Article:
Bill Long 1/22/06
Education and Self-Discovery in the 21st Century
The Sunday NY Times ran a front-page story today which told of a $3.75 billion federal initiative to award scholarships to new college students who had successfully completed a "rigorous secondary school program of study." Though tucked deeply in a 774-page budget bill that has yet to be approved, most observers think that approval is a slam dunk. The proposal would reward students who were primarily interested in math/science/computer science. While the proposal ignites perennial debates among educators regarding the federal government's role in secondary education, it caused me tho think through again what I consider to be appropriate goals and practices for primary/secondary school education. In short, I argue that the role of the public schools should primarily be to foster sensual and intellectual awareness so that students discover and are encouraged to pursue what attracts them.
Some Theories of Secondary Education
Throughout our nation's history, the public schools have served two central functions: (1) to "Americanize" a diverse population and (2) to give students training in/exposure to instruction that would enable a them to live productive lives in our society. That is, education was either education in citizenship or education to find productive work. Even if the education was "college-prep" in nature, it was designed to enable a person to develop the kind of skills that managers or professionals in our society need to compete well in their professions. Emphasis on math and science education as a way to compete either against national foes (i.e., the former Soviet Union) or other capitalist economies has been a staple of our public school system for about 50 years. The Bush initiative should probably be seen in that context. What intrigues me, however, is the question of whether we will ever be confident enough as a nation to say without equivocation that the goal of our primary/secondary school systems (college too?) should be to help students develop sensual and intellectual richness and refinement, with little rhetorical emphasis on the "global economy" or even education in "citizenship"? This essay explores briefly what that education in self-discovery would look like.
Education as Self-Discovery
Of course, I am suggesting nothing new. Rousseau, in Emile, anticipated most of what I will say below by more than 200 years. I would propose that education be understood as a combination of sensual and intellectual training, with the goal of having the student discover the areas in which s/he can flourish. The elements of intellectual training I propose, however, are quite different from the way that students are taught to learn today, so let's begin there. I would propose five elements of intellectual training: (1) extensive memorization (what is popularly decried as "rote" learning); (2) learning of historical facts; (3) study of loads of stories, whether they be found in ancient mythology or sacred texts or more modern novels or plays; (4) study of ancient languages, especially Latin and Greek; (5) development of a historical consciousness in the students--to understand how ideas emerged and changed over time.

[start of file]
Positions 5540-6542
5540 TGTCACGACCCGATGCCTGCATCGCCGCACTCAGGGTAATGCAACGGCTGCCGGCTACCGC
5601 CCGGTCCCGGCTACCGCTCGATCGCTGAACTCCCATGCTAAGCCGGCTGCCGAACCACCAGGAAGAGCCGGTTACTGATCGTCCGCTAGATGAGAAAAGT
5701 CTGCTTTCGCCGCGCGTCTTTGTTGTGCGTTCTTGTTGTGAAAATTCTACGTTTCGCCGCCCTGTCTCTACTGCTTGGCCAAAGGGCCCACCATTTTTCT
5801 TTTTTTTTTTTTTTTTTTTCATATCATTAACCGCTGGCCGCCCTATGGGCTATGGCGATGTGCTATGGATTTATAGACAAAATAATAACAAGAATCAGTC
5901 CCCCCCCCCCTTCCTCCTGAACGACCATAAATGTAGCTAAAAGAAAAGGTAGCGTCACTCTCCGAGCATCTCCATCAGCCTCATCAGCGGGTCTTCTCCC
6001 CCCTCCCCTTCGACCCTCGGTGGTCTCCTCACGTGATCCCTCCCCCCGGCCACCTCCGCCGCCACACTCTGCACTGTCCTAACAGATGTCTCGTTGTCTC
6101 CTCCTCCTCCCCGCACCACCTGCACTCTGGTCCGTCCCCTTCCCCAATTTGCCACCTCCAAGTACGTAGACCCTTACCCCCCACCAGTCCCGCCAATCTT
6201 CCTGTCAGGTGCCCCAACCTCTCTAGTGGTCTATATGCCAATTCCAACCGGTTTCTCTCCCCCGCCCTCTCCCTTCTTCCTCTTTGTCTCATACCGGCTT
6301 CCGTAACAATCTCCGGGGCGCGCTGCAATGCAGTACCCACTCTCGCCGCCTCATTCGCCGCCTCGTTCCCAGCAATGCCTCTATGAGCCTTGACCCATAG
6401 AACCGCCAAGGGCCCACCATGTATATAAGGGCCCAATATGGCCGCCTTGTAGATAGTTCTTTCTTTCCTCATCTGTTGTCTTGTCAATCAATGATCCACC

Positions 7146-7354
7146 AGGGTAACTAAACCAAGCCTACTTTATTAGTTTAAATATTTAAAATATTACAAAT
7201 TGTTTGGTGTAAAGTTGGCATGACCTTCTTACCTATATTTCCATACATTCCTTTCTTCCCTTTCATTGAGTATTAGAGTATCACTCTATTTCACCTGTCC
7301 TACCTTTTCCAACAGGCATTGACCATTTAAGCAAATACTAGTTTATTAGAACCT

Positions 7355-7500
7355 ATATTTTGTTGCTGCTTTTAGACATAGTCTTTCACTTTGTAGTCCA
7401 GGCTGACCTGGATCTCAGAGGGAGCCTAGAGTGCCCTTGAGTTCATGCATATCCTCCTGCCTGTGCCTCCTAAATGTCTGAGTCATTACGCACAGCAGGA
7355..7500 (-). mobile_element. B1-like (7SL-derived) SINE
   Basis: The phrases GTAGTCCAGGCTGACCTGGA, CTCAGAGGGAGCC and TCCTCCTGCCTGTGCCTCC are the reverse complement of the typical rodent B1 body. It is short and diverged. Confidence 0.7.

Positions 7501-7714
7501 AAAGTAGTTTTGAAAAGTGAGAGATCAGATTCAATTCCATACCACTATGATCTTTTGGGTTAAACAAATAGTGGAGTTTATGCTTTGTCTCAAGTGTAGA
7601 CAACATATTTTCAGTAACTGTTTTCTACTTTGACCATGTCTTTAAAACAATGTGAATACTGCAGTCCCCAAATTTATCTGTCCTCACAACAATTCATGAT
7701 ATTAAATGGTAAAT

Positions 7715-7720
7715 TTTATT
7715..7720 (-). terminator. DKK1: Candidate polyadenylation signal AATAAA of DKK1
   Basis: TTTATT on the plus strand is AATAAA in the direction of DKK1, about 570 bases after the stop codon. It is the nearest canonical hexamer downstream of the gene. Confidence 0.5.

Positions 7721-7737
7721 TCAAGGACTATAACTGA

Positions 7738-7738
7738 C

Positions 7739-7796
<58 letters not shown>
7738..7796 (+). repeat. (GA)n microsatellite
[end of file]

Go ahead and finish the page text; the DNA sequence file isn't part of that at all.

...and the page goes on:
I only have space here to talk about the first desideratum. What would be memorized? Well, there could be the "traditional" stuff--poetry and important prose addresses, speeches or definitions. I think that memorization should be encouraged in order to teach students how to be good writers. That is, students ought to memorize exceptionally-eloquent and riveting ways to express emotions, such as sorrow or loss or joy or love or longing. By having well-chosen words, which try to unlock the emotions, deeply embedded in the psyche, students are encouraged not only to recognize those emotions as part of the human experience but to build on their memorized definitions with their own words. Creativity works best if it builds upon something; only God creates ex nihilo.
I think that people downplay the importance of memorization because they never have undertaken that discipline in their own lives. In fact, I think that memorization needs no defense, though it does take lots of work.
In addition to the intellectual education, one needs sensual training. This type of education arises out of the realization that we are sensual creatures, and that the more senses we employ in learning, the deeper the learning will stay with us. Thus, we should develop exercises and activities which capitalize on our sensual nature. How do we educate the sense of smell? By teaching people how to cook; by having people mix spices. How do we teach people how to hear? By having music play through the day, and teaching students how to "read" and "hear" music. Science education should be concerned with learning about the natural world--the rocks, minerals and gems of the earth; the orders of life in the universe; the flowers and plants all around us; the trees that tower overhead.
Along with sensual education should be some emphasis also on learning how to do things, such as how to plant a garden, to paint a room, to put up wall-paper, to make a bookcase, to learn how to do some rudimentary things that make life easier and more happy.
I suppose it is natural that national politicians only want to put money where they think it will benefit "national defense" or will enable the continued economic strength of the country. But if we say we regard the integrity of the individual as the paramount value in our society, why not demonstrate that commitment by offering a menu of educational options which will maximize the individual's chances of flourishing? Sensual and intelletual education, training in self-discovery, are the tools of this enterprise. I have thought this for years, and I am even more convinced of the rightness of this approach in 2006.
Copyright © 2004-2007 William R. Long